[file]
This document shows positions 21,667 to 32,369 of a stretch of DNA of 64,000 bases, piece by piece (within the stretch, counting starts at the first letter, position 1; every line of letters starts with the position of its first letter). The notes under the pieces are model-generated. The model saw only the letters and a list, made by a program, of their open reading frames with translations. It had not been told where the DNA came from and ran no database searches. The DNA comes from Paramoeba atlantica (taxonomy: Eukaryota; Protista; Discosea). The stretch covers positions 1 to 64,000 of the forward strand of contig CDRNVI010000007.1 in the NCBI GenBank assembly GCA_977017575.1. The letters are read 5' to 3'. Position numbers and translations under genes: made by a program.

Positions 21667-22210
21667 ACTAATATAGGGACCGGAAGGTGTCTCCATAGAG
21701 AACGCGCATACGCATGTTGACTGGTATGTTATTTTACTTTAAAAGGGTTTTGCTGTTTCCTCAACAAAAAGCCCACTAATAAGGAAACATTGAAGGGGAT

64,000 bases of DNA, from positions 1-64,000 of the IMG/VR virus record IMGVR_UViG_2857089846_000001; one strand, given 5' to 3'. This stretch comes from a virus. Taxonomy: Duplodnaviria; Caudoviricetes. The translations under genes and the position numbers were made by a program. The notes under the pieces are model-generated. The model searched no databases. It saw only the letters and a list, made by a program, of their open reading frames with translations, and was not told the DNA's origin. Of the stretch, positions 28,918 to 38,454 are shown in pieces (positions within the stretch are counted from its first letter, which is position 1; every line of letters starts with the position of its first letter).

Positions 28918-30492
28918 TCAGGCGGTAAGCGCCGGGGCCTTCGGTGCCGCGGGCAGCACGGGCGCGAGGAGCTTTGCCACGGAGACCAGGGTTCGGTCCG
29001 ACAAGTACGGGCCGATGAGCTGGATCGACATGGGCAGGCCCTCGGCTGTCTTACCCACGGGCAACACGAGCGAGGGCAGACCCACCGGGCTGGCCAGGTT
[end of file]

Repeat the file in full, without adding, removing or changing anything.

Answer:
This document shows positions 21,667 to 32,369 of a stretch of DNA of 64,000 bases, piece by piece (within the stretch, counting starts at the first letter, position 1; every line of letters starts with the position of its first letter). The notes under the pieces are model-generated. The model saw only the letters and a list, made by a program, of their open reading frames with translations. It had not been told where the DNA came from and ran no database searches. The DNA comes from Paramoeba atlantica (taxonomy: Eukaryota; Protista; Discosea). The stretch covers positions 1 to 64,000 of the forward strand of contig CDRNVI010000007.1 in the NCBI GenBank assembly GCA_977017575.1. The letters are read 5' to 3'. Position numbers and translations under genes: made by a program.

Positions 21667-22210
21667 ACTAATATAGGGACCGGAAGGTGTCTCCATAGAG
21701 AACGCGCATACGCATGTTGACTGGTATGTTATTTTACTTTAAAAGGGTTTTGCTGTTTCCTCAACAAAAAGCCCACTAATAAGGAAACATTGAAGGGGAT

64,000 bases of DNA, from positions 1-64,000 of the IMG/VR virus record IMGVR_UViG_2857089846_000001; one strand, given 5' to 3'. This stretch comes from a virus. Taxonomy: Duplodnaviria; Caudoviricetes. The translations under genes and the position numbers were made by a program. The notes under the pieces are model-generated. The model searched no databases. It saw only the letters and a list, made by a program, of their open reading frames with translations, and was not told the DNA's origin. Of the stretch, positions 28,918 to 38,454 are shown in pieces (positions within the stretch are counted from its first letter, which is position 1; every line of letters starts with the position of its first letter).

Positions 28918-30492
28918 TCAGGCGGTAAGCGCCGGGGCCTTCGGTGCCGCGGGCAGCACGGGCGCGAGGAGCTTTGCCACGGAGACCAGGGTTCGGTCCG
29001 ACAAGTACGGGCCGATGAGCTGGATCGACATGGGCAGGCCCTCGGCTGTCTTACCCACGGGCAACACGAGCGAGGGCAGACCCACCGGGCTGGCCAGGTT